Southern Nigeria also has a vested interest in a more secure and prosperous north. Indeed, everyone from every corner of the country should be supporting the emergence of new northern political leaders who understand the gravity of the task ahead and are prepared to meet the challenge.

There is no path to sustainable development in the north that does not pass through universal basic education. A focus on improving teacher quality is a good way to go, and should be implemented across the country, not just in the north. The system of merely building classrooms and herding children into schools has failed. The security of these various schools is also crucial, especially in areas targeted by Boko Haram. Improvements in school enrolment will not be sustainable if children can be abducted at will.

Insecurity, left to metastasise, will have knock-on effects, not just on security elsewhere in the country, but generally on the entire local economy, too. To establish an effective security system, a decentralised security architecture is needed – and it’s in the best interest of everyone in the country. Under such an arrangement, the federal government-controlled army would only be brought in to supplement the efforts of the regional police where there is heightened insurgency. However, appropriate constitutional guardrails must be put in place to ensure that state policing units are transparently and professionally run, and free of interference by the executive branch.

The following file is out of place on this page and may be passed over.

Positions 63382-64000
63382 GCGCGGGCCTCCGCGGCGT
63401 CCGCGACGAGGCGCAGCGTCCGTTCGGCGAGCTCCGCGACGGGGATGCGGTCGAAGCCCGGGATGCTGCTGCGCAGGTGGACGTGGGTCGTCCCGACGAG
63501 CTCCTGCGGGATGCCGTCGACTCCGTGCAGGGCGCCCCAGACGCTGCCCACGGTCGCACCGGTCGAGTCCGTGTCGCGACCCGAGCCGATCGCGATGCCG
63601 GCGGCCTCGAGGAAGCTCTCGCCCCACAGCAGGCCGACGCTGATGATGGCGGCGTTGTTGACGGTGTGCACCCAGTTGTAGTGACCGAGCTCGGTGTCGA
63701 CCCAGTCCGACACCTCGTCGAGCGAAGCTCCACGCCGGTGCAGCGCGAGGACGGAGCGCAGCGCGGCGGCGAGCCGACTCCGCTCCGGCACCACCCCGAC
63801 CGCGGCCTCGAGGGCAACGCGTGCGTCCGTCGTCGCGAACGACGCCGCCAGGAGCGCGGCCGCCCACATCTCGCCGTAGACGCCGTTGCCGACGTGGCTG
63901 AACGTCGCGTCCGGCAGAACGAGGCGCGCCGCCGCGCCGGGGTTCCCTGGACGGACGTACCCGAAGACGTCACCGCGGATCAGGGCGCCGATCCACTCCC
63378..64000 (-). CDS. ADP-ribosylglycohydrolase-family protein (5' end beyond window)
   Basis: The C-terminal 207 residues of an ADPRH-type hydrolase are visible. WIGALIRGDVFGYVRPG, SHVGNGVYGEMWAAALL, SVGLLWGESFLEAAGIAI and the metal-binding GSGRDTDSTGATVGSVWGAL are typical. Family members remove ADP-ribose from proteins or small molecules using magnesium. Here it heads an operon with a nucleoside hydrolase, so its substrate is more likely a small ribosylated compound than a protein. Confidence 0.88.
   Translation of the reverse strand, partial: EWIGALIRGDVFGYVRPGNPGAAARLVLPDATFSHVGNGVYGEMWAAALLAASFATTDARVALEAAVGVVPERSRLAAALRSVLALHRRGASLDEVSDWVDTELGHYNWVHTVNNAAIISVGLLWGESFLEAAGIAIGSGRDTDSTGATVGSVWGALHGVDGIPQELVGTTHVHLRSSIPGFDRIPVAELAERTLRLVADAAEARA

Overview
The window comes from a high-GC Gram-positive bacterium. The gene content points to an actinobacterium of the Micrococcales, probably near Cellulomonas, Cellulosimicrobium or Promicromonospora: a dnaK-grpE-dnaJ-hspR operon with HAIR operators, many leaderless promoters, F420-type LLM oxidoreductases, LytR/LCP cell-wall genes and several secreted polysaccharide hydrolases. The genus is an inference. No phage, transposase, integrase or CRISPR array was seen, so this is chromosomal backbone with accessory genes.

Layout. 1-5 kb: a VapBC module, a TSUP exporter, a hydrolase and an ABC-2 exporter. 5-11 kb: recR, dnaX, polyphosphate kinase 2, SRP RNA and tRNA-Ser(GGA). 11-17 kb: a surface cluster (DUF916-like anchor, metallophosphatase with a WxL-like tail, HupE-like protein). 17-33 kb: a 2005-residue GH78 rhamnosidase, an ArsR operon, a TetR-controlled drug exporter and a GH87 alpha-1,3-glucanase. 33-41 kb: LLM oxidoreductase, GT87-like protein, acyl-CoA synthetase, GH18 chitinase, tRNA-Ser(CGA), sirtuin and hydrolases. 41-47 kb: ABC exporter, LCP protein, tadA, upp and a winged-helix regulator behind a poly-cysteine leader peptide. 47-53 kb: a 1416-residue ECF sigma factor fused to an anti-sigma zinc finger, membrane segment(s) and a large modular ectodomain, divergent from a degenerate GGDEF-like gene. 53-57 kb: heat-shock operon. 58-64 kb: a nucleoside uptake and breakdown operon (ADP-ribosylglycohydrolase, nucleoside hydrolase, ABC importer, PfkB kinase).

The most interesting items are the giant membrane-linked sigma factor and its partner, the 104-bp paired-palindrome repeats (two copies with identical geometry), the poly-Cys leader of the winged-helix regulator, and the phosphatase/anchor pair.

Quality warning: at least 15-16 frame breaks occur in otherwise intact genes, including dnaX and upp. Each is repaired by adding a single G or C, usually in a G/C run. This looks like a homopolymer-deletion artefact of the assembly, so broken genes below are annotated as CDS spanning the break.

Greater efforts must be made toward accelerating mechanisation of agriculture in the north and in the entire country, as well as imparting the knowledge and providing infrastructure necessary to improve productivity. Higher farm yields will lead to greater prosperity.

Just as important is the fact that the entire country, not just the north, needs to make itself attractive for foreign investment. Foreign investment will bring jobs to engage the youth, provide them with a purpose and reduce their supply for banditry, kidnapping and terrorism. The destruction of private property carried out by the Kano State Hisbah Corps, a religious police force, under whatever guise, can only hamper this cause.

Political officeholders must begin to decouple themselves from the political-religious industrial complex that has dominated northern Nigeria for so long, with ruinous results. Even majority Muslim countries like Saudi Arabia are gradually implementing difficult reforms, including increasing social liberties.

There is nothing inevitable about the present or the future of northern Nigeria. It is the wrong political choices that led to the current situation. Making a set of people-oriented and development-focused choices will lead to remarkably positive outcomes.

For Nigeria’s sake, here’s hoping the north succeeds.

Cheta Nwanze is Lead Partner at SBM Intelligence.